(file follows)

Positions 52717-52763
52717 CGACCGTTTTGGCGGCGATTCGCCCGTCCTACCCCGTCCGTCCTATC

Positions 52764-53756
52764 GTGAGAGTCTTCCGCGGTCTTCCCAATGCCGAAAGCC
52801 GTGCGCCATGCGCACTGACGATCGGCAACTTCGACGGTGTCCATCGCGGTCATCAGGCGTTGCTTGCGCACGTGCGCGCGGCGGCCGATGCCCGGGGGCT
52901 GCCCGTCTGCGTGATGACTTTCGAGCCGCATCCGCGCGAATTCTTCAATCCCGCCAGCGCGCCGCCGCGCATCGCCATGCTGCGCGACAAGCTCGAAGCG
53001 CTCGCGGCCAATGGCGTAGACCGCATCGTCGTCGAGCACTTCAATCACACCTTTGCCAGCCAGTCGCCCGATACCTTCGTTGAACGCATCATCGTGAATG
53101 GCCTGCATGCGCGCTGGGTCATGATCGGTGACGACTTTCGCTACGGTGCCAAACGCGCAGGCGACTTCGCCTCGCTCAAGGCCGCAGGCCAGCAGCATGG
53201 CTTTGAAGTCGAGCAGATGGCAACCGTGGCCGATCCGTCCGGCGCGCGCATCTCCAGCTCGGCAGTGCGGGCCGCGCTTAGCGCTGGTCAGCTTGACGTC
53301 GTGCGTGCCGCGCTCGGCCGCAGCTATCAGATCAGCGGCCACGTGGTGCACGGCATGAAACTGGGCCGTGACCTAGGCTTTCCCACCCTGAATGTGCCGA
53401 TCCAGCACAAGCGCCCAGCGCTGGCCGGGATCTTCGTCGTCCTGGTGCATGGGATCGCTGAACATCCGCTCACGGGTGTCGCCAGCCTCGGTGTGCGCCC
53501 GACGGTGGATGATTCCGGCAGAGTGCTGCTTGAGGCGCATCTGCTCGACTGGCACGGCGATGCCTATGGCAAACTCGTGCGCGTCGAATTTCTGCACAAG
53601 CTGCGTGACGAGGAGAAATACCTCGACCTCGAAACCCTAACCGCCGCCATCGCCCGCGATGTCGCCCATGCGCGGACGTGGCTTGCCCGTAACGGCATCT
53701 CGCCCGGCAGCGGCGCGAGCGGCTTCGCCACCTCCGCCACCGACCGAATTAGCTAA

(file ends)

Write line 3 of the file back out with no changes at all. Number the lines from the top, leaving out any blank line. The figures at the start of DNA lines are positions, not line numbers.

Positions 52764-53756